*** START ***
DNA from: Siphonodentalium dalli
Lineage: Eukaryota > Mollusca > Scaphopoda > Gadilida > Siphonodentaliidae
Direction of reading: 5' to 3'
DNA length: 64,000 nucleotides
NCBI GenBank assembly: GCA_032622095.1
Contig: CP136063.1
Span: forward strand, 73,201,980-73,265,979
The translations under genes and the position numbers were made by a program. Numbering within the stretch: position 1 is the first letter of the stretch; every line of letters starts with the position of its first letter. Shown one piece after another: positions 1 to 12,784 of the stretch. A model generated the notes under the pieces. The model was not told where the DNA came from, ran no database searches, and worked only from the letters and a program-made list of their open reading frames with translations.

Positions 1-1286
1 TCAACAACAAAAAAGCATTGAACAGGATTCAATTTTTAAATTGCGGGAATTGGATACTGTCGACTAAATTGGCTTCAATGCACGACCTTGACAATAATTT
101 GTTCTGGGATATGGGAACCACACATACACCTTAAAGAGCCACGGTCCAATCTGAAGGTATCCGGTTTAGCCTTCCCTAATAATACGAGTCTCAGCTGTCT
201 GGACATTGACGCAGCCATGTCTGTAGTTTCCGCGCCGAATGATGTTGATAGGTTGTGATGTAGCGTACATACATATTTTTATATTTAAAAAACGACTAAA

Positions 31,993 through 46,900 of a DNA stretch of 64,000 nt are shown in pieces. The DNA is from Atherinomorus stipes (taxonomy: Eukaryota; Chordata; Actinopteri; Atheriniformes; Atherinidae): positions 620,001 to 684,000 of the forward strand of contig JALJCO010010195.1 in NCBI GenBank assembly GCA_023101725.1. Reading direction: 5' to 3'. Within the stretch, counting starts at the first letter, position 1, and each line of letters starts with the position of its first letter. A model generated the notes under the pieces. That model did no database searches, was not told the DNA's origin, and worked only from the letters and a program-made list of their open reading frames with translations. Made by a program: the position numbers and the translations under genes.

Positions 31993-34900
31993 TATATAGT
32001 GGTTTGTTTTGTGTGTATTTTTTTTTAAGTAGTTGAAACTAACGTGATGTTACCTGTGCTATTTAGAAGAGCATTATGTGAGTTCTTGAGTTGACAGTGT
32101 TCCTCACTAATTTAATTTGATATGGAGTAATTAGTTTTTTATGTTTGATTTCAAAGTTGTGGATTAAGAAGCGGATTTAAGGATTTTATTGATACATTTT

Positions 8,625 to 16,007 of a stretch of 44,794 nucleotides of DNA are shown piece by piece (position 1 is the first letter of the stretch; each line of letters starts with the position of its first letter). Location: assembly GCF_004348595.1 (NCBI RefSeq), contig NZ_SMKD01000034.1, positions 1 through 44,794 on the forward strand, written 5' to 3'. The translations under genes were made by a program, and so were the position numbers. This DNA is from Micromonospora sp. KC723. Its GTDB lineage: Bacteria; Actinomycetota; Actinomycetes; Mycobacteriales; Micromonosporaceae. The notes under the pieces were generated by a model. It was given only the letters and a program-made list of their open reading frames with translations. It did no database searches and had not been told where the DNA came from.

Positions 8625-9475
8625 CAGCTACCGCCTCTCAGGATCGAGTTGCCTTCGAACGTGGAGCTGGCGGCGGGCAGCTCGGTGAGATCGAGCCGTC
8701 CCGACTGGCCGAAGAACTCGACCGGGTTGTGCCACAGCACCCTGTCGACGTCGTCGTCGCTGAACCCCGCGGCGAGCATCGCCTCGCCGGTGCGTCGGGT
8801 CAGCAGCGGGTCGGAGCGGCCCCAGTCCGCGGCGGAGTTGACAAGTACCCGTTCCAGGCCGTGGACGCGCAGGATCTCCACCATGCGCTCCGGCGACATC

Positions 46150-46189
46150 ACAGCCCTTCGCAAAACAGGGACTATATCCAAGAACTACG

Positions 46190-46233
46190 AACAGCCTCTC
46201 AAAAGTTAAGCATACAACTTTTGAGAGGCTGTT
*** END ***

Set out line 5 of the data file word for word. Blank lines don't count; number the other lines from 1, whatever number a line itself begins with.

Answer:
NCBI GenBank assembly: GCA_032622095.1